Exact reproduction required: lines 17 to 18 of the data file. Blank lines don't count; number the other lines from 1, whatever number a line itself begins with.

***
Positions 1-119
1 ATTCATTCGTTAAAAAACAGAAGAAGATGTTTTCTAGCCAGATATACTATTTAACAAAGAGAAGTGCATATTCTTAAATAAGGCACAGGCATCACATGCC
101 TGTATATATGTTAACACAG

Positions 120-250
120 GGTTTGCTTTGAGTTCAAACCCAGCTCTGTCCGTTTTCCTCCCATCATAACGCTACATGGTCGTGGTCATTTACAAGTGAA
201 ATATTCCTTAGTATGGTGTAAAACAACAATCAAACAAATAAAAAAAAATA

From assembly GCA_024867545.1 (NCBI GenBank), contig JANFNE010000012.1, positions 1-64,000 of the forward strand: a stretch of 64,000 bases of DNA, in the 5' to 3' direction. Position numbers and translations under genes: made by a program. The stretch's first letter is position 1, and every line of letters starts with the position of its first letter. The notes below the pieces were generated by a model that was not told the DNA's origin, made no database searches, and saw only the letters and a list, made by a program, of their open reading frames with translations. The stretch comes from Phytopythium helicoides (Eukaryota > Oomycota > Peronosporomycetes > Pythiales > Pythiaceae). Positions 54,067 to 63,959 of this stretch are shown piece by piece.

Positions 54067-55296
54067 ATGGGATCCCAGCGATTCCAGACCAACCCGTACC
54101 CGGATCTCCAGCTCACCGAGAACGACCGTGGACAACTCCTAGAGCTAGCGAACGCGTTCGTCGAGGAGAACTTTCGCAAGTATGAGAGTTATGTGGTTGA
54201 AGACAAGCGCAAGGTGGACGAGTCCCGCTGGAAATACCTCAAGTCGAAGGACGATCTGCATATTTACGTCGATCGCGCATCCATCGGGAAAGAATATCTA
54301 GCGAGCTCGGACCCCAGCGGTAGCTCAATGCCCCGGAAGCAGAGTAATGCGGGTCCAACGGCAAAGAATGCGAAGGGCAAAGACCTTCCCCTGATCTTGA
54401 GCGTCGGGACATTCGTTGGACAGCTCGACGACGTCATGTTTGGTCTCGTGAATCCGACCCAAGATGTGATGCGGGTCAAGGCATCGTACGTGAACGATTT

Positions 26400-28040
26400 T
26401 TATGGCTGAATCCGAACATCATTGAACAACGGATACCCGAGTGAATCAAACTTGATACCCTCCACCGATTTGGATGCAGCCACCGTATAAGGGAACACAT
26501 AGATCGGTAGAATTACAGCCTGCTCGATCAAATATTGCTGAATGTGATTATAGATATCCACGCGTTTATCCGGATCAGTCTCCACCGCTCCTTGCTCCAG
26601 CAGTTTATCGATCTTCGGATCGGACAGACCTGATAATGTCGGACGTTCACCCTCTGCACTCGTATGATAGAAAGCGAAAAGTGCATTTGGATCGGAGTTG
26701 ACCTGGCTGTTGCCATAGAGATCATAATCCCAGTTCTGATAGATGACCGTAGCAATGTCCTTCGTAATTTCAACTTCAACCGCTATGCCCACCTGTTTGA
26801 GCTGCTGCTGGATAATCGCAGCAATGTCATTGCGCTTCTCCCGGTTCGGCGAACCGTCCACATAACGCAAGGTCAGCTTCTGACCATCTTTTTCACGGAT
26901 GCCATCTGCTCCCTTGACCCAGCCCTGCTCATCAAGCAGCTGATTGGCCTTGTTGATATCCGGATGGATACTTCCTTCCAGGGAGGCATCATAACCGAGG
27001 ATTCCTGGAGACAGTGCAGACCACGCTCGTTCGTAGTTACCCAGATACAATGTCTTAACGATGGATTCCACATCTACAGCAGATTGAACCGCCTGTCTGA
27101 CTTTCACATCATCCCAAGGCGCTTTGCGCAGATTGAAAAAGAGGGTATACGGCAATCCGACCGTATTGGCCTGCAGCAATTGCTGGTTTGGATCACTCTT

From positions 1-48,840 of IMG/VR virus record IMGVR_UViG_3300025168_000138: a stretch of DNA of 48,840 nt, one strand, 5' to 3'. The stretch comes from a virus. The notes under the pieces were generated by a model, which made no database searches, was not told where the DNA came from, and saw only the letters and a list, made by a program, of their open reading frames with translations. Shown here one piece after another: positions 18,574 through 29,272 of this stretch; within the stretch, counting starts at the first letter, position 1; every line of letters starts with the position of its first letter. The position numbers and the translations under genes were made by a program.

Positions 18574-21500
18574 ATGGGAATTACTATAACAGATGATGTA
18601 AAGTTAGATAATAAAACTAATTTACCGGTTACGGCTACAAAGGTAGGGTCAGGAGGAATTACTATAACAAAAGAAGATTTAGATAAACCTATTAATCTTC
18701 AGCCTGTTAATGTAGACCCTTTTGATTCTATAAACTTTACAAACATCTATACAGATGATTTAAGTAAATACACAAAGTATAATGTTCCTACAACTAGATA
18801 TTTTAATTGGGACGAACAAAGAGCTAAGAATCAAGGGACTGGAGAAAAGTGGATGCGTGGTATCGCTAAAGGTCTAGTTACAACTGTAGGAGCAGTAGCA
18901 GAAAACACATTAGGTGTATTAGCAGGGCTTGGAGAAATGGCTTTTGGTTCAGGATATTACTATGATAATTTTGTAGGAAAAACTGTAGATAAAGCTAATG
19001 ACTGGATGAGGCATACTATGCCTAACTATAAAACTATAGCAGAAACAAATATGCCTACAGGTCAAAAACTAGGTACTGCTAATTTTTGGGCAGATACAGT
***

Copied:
26501 AGATCGGTAGAATTACAGCCTGCTCGATCAAATATTGCTGAATGTGATTATAGATATCCACGCGTTTATCCGGATCAGTCTCCACCGCTCCTTGCTCCAG
26601 CAGTTTATCGATCTTCGGATCGGACAGACCTGATAATGTCGGACGTTCACCCTCTGCACTCGTATGATAGAAAGCGAAAAGTGCATTTGGATCGGAGTTG